Build Your Website for Your Buyer Persona, Not Yourself
Generating leads will be terribly difficult if your website isn't built to convert.
A common mistake that business owners make is creating a website that they like.
It doesn't matter what you like.
What matters is what your buyer persona likes, wants to hear, see, and read. Your persona should feel like your website was created specifically for them.
Because it is.
Even though we all say you shouldn't judge a book by its cover, we still do it anyways.
Your design should speak to your persona.
If you're targeting PPC specialists, your website should look very different than that of a company who is targeting graphic designers.
Graphic designers are artists and appreciate cutting-edge design that expresses creativity. PPC specialists are data-driven and relate more to straightforward, functional design.
But how do you know what design your buyer persona likes? That's easy -- look at the websites of the top brands in their industry and mirror that design. When your website looks familiar, your persona instantly knows they've found the right place.
The same principles from your design also apply to your copy.
Too many businesses go on and on about themselves without focusing on their persona.
All of the copy should be focused on letting your persona know what's in it for them; the value or solution they'll receive by working with you.
That doesn't mean you shouldn't have an about page or any information about your brand story, it just means that those things need to be written in words that will resonate with your persona.
The tone, style, and actual words need to match the way that your buyer persona communicates.
Sticking with the example above, artists are more likely to relate to metaphors, while PPC specialists will appreciate statistics.
What better way to generate leads than to be in a position where they want to find you?
That's exactly what happens once you've established yourself as an authority and expert in your niche.
Being an "authority" doesn't mean you have to be the biggest company or know more than everyone else, it just means that you have to be credible and you have to know more about your niche than most people.
Establishing your brand as an authority takes a lot of time and effort, which is why most of your competitors won't do it.
Also, it's not a strategy for the shortsighted. You've got to be in this for the long-haul because the benefits increase exponentially over time.
The good news is maintaining your authority gets easier and easier -- the most difficult period is building your brand up from nothing.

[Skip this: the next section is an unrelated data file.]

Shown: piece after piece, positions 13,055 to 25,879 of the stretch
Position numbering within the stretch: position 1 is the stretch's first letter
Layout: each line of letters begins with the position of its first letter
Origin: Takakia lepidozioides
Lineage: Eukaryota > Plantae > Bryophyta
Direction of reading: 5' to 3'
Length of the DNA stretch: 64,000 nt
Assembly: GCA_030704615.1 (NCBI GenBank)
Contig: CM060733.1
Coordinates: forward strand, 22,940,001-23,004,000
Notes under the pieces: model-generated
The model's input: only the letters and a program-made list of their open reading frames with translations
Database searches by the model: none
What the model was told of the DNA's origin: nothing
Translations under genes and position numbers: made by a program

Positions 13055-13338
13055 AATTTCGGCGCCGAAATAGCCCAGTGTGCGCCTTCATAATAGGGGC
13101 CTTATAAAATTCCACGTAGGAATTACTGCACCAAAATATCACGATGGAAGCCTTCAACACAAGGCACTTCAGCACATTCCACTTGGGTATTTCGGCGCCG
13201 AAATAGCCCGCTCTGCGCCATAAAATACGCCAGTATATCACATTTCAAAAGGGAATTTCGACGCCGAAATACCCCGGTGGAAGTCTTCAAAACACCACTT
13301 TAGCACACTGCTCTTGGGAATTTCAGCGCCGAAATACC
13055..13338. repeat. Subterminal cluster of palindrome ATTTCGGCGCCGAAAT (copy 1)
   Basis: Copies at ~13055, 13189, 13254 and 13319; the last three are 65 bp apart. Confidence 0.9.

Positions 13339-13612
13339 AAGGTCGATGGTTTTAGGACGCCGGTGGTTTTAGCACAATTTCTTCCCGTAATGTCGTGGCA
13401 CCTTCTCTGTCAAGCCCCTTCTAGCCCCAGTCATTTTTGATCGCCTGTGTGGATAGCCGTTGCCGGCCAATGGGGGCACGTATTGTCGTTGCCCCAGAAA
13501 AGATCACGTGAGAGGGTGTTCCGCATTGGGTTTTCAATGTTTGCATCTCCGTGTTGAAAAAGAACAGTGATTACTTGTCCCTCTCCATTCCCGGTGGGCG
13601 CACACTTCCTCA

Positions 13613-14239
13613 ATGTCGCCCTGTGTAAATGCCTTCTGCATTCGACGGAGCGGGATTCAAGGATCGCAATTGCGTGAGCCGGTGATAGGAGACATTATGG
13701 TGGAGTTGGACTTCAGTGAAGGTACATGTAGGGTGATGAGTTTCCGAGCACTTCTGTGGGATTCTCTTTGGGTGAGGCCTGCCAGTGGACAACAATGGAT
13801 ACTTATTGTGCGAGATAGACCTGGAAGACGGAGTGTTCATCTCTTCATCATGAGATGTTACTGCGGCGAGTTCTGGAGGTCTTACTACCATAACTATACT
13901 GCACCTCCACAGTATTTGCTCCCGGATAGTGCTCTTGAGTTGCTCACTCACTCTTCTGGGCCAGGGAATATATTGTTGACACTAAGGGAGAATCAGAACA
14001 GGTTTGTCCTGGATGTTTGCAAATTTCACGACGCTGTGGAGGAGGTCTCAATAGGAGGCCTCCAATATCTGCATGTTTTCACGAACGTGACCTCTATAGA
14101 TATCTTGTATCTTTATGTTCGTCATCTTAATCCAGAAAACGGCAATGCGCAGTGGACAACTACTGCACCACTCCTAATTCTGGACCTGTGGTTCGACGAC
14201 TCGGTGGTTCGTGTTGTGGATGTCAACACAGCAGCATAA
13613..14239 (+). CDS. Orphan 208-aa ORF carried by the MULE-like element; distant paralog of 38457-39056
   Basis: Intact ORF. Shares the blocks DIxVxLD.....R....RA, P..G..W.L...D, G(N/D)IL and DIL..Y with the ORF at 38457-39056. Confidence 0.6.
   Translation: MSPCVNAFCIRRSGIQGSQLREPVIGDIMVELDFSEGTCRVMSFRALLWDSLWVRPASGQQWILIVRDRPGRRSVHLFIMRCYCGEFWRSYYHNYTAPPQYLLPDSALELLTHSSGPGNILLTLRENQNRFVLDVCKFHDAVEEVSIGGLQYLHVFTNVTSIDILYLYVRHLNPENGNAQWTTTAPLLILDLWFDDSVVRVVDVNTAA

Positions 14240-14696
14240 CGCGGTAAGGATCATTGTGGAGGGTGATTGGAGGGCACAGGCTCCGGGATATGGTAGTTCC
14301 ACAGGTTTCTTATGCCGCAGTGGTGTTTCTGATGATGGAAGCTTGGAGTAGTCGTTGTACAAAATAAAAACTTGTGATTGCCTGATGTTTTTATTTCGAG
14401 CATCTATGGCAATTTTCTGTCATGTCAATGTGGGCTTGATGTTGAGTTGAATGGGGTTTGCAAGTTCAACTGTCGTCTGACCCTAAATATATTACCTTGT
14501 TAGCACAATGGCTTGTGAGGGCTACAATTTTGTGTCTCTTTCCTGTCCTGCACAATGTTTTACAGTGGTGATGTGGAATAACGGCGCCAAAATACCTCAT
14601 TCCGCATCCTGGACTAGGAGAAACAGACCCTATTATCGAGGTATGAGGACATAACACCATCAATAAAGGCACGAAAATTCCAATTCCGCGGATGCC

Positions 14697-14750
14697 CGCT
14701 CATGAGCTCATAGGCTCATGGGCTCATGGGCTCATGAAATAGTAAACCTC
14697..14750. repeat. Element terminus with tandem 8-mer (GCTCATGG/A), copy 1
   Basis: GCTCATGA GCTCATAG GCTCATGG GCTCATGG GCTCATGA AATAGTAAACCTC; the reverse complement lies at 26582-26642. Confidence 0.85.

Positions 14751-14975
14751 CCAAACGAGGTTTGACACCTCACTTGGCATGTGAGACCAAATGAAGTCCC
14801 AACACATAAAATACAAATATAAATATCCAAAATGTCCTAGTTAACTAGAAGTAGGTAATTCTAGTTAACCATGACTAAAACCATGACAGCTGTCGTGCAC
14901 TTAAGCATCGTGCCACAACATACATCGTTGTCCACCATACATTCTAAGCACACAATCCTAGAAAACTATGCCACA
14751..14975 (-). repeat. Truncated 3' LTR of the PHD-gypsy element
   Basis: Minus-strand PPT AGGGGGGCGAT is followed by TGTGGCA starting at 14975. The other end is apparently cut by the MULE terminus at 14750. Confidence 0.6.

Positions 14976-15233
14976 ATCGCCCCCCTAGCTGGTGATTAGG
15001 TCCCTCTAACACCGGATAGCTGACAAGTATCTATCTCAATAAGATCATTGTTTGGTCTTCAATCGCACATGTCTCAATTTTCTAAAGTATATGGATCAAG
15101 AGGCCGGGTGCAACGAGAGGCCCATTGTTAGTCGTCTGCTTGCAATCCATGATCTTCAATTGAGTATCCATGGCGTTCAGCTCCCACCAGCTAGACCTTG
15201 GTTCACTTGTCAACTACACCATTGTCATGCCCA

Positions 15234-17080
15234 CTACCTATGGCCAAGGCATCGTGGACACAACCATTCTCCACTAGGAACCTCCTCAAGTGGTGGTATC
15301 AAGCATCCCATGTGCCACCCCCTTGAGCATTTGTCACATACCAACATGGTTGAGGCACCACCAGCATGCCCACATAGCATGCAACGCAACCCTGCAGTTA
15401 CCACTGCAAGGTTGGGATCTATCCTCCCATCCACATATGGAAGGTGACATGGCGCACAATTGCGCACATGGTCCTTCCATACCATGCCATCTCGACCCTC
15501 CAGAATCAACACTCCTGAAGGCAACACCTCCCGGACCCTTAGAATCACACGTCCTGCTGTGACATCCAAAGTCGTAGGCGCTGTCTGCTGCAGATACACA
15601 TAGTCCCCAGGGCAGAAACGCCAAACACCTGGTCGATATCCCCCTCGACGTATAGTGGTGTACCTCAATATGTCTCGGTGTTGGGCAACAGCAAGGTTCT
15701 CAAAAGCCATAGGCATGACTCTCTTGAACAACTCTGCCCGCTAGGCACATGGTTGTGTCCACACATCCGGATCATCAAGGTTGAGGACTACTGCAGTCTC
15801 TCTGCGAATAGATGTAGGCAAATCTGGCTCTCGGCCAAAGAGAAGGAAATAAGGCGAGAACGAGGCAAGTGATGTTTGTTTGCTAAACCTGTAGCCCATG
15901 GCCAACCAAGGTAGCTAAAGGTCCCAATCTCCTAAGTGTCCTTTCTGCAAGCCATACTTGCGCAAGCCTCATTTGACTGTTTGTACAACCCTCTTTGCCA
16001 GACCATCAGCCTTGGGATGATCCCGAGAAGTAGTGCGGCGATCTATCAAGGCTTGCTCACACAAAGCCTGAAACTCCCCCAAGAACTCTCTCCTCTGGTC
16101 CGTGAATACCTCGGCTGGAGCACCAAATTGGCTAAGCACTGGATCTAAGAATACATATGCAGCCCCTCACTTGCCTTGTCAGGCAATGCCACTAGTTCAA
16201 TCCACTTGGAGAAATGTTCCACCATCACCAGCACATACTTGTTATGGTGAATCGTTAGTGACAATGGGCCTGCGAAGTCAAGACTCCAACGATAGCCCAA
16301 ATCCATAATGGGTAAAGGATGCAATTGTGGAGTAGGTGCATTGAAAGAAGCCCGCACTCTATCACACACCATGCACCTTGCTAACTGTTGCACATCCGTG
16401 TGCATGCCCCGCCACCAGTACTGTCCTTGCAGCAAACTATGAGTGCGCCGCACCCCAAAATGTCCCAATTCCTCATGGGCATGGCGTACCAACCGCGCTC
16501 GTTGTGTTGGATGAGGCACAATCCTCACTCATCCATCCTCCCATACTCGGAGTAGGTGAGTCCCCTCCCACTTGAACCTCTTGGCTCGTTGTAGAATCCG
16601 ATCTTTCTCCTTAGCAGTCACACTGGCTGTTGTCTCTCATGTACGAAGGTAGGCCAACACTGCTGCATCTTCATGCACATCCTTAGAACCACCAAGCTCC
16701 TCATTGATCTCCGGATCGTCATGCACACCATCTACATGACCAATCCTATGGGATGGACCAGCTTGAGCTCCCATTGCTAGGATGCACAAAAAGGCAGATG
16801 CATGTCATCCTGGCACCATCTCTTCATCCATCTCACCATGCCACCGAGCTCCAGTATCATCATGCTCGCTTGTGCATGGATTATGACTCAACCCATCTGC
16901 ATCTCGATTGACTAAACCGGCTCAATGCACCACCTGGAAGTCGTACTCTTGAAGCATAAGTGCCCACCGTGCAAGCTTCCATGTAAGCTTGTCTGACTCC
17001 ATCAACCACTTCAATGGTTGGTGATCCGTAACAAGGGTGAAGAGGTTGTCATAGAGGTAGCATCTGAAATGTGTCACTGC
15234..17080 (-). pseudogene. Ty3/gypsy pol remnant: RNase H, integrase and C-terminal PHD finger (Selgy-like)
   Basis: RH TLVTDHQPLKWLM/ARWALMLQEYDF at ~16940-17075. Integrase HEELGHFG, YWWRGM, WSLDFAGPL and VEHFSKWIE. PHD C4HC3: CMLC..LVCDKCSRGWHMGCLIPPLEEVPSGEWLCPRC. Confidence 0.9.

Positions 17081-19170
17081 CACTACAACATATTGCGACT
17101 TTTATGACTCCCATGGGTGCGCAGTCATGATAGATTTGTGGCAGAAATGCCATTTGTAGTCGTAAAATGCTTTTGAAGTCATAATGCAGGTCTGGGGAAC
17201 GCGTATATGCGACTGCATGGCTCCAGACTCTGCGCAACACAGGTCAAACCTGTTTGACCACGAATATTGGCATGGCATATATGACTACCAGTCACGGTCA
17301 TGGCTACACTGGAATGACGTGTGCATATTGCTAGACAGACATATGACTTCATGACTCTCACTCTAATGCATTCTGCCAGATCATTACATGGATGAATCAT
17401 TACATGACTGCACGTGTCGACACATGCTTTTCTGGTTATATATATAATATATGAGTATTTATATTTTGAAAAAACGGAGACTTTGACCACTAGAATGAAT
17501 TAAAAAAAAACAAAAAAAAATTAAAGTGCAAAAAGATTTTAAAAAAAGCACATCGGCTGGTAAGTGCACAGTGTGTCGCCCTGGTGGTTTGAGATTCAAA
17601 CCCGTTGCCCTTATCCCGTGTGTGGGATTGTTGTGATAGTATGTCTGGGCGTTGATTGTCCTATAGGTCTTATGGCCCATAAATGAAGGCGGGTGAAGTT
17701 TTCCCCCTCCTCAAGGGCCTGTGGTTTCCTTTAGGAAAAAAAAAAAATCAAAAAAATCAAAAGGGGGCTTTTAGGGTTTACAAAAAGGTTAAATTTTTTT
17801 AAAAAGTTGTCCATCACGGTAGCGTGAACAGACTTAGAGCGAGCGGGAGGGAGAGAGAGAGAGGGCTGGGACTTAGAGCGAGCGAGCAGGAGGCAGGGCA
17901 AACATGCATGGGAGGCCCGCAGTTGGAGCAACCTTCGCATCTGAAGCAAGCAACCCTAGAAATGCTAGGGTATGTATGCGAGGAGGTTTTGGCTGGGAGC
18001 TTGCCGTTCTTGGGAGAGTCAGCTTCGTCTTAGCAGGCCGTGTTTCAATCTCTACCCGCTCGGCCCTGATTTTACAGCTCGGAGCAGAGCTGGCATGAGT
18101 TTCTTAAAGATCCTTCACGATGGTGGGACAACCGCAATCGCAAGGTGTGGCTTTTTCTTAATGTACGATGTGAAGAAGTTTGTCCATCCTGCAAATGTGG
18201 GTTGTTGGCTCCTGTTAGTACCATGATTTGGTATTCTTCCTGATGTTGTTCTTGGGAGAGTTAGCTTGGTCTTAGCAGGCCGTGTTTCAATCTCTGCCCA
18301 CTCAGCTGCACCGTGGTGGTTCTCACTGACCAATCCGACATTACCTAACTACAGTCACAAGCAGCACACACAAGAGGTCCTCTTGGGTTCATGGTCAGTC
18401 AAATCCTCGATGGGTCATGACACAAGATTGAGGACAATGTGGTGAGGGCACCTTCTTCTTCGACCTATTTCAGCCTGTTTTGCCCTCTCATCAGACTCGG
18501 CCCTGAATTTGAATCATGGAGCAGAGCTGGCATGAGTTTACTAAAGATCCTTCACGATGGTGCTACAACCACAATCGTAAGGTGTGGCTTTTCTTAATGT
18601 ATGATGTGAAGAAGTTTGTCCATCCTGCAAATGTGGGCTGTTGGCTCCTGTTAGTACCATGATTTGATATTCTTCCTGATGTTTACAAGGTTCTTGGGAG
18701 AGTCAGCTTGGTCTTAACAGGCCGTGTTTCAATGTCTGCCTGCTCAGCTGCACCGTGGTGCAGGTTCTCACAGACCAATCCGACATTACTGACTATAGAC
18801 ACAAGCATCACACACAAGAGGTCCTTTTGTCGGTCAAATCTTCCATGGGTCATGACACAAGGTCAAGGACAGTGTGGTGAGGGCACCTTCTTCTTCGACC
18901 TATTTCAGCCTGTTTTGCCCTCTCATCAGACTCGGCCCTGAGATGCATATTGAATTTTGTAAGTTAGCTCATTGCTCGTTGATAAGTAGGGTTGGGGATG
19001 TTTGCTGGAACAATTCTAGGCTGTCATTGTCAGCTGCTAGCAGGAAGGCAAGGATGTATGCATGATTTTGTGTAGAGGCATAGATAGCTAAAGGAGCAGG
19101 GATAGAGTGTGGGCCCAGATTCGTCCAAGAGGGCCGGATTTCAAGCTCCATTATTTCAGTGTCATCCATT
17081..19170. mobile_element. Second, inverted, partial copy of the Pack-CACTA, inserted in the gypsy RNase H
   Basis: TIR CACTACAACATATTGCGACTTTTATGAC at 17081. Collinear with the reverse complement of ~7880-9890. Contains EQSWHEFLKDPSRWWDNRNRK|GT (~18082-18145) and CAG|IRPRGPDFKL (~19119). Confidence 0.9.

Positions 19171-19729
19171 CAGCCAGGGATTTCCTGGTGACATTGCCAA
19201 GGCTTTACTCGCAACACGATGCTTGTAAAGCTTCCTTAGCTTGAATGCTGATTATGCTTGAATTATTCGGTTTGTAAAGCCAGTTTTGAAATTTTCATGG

Most businesses have a website nowadays (although, I'm still shocked on a regular basis when this isn't the case) and a quickly-growing majority of those websites have a blog.
Far too many businesses, however, are not getting nearly as many leads from their blog as they could because they are publishing content that has no value to their buyer persona.
Due to the massive amount of bad information online about inbound marketing, business owners have been given the impression that a blog filled with "10 Reasons Why We're the Best Company in Town" type of posts is all it takes to generate leads and that simply isn't the case.
To generate leads with blog content, you need to create content that your buyer persona is already looking for.
Why does your persona go to Google in the first place? Why would they happen to find your content online without you advertising it to them?
Your persona is looking for content that:
Helps them solve a problem
Answers a question they have
Provides advice to improve their business
Connects them with useful tools and resources
All you have to do is give the people what they want!
What typically happens is your lead finds your free content and if it seems valuable enough they'll test it out. Once you've helped them with one thing they'll be more inclined to read more of your content and implement that advice as well. The more value they gain from your content, the more they will view you as an expert or an authority.
Since we are all conditioned to equate price with value, they'll start to wonder "If this is what they provide for free, their paid stuff must be really good."
Realistically, some leads will never convert no matter how much value you provide. Maybe they can't afford your product or service, maybe they don't need it, or it could be any number of valid reasons. There are some things that are always going to be out of our control.
However, this is why creating valuable content shines over mediocre content. They might not every make a purchase from you, but they are definitely more likely to share your content with others and recommend your company to others if your content has helped them in some way.
Create diversity in your content. Your buyers have unique consumption wants and needs, so make sure your content comes in multiple formats. Your buyers are also at varying stages in the buyer journey—make sure you have content that speaks to each stage, so you can accelerate your buyers to close.
Instead of focusing on a wide top-of-funnel, think more strategically about targeting the right leads and accounts. By using predictive marketing tools and strategies like Account Based Marketing, you can have a more targeted approach to lead generation by honing in on your ideal customer profile.
Make sure you have a diverse program mix in your demand gen plans. You should be engaging in both organic and paid campaigns to drive traffic to your website to generate leads. Think about audience building and lead generation on social media, and consider engaging in paid programs like paid email sends, content syndication, paid webinars, and more to drive leads into your funnel.
Publish Content Consistently
If you want your brand to be an authority in your niche, you have to show up consistently.
Being an authority is more than being viewed as an expert. You also have to be viewed as professional and reliable. Consumers like predictability with companies, but B2B customers expect it.
Do you want to get the most from your inbound marketing? Then you have to commit. Pick a schedule for posting new content and stick to it.